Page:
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Triumph TR5/6

Triumph TR5/6 Published: 26th Nov 2014 - 0 Comments - Be the first, contribute now!

Triumph TR5/6
Triumph TR5/6
Triumph TR5/6
Triumph TR5/6
Triumph TR5/6
Triumph TR5/6
Triumph TR5/6
Triumph TR5/6
Triumph TR5/6
Triumph TR5/6
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Do you drive this great classic or are thinking of buying one? Here’s how to ensure that you get the best out of your car for years to come

* BOTTOM END

MOD

If the block requires a rebore then it can be taken out to 2.7-litres for more torque but the Omega pistons needed for this are dear. It’s worthwhile having the crankshaft and rods balanced however, if you have the unit in bits as it’s not an inherently high revving unit and a change of cam will mean higher revs will be utilised.

MEND

Excessive crank end float is a well known Triumph trait; check the crank pulley movement viewing the front of the engine while an aid works the clutch. More than 0.015in play means they can drop out. Oversize types can be fitted in situ but if wear is really bad it can render the block and crank scrap. Luckily there’s plenty of good second-hand ones around but check they are serviceable or you are back to square one.

* FRONT SUSPENSION

MOD

Uprated dampers and springs work a treat on this chassis although don’t go too hard and make ride intolerable. Poly bushing the front wishbones is said to offer good improvement. A complete tailored line of uprated suspension kits available from Revington TR, costing some £2200 depending if you want a road or race set up. Power steering from a 2000/2.5 can be fitted.

MEND

Trunnion wear is the biggest concern and their condition is a safety issue as they can fail. Lubricant recommended is EP90 gear oil although this is hard to handle with a grease gun. Most use grease but it can cause the trunnion threads to corrode and weaken the unit. If you need to replace a trunnion it is best to swallow the cost and renew the pair at the same time.

* CHASSIS

MOD

TR specialists D&G used to make a stiffer chassis frame specifically for road or track but a general view was that it actually upset the equilibrium and did little to tighten the handling since the inherent flexing seems to help. The stiffer frame promoted lots of added noise and creaks. Only a few are around these days but you can stiffen a standard frame if desired – speak to a specialist first – and some on sale already done.

MEND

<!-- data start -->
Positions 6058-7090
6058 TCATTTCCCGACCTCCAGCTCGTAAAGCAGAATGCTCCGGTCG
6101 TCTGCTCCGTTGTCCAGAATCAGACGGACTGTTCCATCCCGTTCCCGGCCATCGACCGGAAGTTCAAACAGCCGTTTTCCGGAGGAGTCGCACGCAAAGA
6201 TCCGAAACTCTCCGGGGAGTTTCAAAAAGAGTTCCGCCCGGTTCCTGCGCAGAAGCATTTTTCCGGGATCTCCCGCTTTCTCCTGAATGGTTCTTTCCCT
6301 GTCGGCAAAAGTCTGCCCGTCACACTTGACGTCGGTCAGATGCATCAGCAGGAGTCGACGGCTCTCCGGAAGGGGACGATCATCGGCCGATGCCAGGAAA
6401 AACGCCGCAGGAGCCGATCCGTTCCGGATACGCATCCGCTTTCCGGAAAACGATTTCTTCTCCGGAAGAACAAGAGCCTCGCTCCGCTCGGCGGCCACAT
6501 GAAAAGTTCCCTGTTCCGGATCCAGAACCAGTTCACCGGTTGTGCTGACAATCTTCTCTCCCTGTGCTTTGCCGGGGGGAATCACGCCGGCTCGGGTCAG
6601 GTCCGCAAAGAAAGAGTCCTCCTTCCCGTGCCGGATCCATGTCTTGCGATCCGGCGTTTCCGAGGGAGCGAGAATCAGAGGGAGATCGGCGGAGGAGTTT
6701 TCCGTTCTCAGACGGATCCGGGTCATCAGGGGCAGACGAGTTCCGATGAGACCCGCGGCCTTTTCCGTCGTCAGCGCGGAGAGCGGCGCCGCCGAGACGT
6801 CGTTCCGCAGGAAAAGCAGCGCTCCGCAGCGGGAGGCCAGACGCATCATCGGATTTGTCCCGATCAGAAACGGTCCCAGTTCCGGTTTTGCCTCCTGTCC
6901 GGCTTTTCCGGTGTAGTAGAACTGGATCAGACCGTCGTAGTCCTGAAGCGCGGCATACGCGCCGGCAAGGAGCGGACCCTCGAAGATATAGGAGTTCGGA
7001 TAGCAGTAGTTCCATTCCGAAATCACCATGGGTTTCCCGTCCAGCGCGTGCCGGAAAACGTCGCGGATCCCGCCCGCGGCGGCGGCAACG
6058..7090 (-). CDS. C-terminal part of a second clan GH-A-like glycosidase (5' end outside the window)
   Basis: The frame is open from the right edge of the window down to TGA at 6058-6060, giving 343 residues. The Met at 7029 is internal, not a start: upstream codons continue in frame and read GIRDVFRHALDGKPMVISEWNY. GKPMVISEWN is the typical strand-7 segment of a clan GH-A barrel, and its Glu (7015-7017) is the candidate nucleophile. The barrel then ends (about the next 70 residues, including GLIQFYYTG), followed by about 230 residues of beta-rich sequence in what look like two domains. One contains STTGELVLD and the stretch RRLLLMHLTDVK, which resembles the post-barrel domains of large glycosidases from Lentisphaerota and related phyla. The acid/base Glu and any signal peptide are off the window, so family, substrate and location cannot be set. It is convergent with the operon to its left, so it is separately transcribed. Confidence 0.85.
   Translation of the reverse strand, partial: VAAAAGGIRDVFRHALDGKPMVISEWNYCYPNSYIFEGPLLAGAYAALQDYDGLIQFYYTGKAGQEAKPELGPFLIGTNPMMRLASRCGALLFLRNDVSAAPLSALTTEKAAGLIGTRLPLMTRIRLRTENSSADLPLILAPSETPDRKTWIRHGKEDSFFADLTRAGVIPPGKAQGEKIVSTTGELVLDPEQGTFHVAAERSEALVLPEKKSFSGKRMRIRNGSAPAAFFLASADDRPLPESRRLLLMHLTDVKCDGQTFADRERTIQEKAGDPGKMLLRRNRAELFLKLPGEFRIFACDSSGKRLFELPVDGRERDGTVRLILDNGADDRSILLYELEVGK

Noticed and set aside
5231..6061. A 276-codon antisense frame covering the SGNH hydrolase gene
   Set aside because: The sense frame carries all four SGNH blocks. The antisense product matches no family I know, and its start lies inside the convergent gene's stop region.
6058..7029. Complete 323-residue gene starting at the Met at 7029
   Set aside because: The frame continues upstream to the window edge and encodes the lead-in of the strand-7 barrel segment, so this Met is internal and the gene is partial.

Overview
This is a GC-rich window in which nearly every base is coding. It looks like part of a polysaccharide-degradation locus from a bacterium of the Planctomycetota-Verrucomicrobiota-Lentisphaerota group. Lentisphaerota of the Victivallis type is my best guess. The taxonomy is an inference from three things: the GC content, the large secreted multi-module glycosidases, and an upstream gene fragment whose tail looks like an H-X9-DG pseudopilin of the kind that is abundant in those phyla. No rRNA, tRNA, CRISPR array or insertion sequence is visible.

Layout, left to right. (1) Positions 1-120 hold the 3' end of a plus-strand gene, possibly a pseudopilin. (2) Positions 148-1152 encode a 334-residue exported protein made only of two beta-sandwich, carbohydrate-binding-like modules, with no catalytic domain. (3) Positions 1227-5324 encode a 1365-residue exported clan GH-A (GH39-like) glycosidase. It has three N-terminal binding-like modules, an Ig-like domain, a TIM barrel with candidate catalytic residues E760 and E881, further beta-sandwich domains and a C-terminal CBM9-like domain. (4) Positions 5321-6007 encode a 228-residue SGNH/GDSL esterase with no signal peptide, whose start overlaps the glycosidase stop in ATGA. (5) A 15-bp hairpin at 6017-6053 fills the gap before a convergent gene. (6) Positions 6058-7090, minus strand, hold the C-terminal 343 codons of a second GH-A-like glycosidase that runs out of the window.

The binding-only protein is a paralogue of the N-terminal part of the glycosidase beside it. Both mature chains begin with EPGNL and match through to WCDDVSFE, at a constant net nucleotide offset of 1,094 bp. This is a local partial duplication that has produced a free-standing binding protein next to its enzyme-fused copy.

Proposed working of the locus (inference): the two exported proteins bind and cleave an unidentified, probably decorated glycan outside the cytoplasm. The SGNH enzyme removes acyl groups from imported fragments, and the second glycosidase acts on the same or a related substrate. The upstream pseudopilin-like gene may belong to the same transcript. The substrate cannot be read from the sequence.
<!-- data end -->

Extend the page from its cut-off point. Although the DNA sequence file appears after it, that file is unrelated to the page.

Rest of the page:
Around 95 per cent have been under the knife, usually to the front and rear axle locations. Outriggers most at risk and if that bad (or has been patch repaired in the past) best policy is a remanufactured chassis and most also feature beefed-up areas where inherently weak. Revington TR’s range starts at over £4000 mind although much cheaper ones (inc good used) are available from other specialists.

* TRANSMISSION

MOD

Overdrive is always worth having as it effectively means six-speeds. Rover LT77 gearbox fits but Ford Sierra and, latterly Toyota Celica, alternatives are more popular; speak to a specialist for the best type for your needs as their ratios (and prices vary). At £3400 (from Revington TR) Ford conversion is cheaper by over £1000 but fiddlier to fit. By 1974, TR6 gear ratios aligned with those in the Stag, makes small difference.

MEND

Intermittent overdrive operation is usually simply down to a lack of oil and/or dodgy electrical connections to the gear lever or solenoid. If you want to stick with standard overdrive (and it’s a good, sturdy system), a special Logic smart activator from TR Revington can be fitted to cut out the system on the up changes and aid flexibility plus reduces any danger of it cutting in early.

* ENGINE OUTPUT

MOD

A tractable 180bhp can be achieved for road use via a variety head and camshaft changes and really ups the performance. Specialists warn not to get too hung up on 150bhp CP tune on the TR6 as the difference isn’t that much greater to the 125bhp unit on the road. Superior Bosch fuel pump relocated to a cooler area in the boot cures most of the original ills as does a modern metering unit.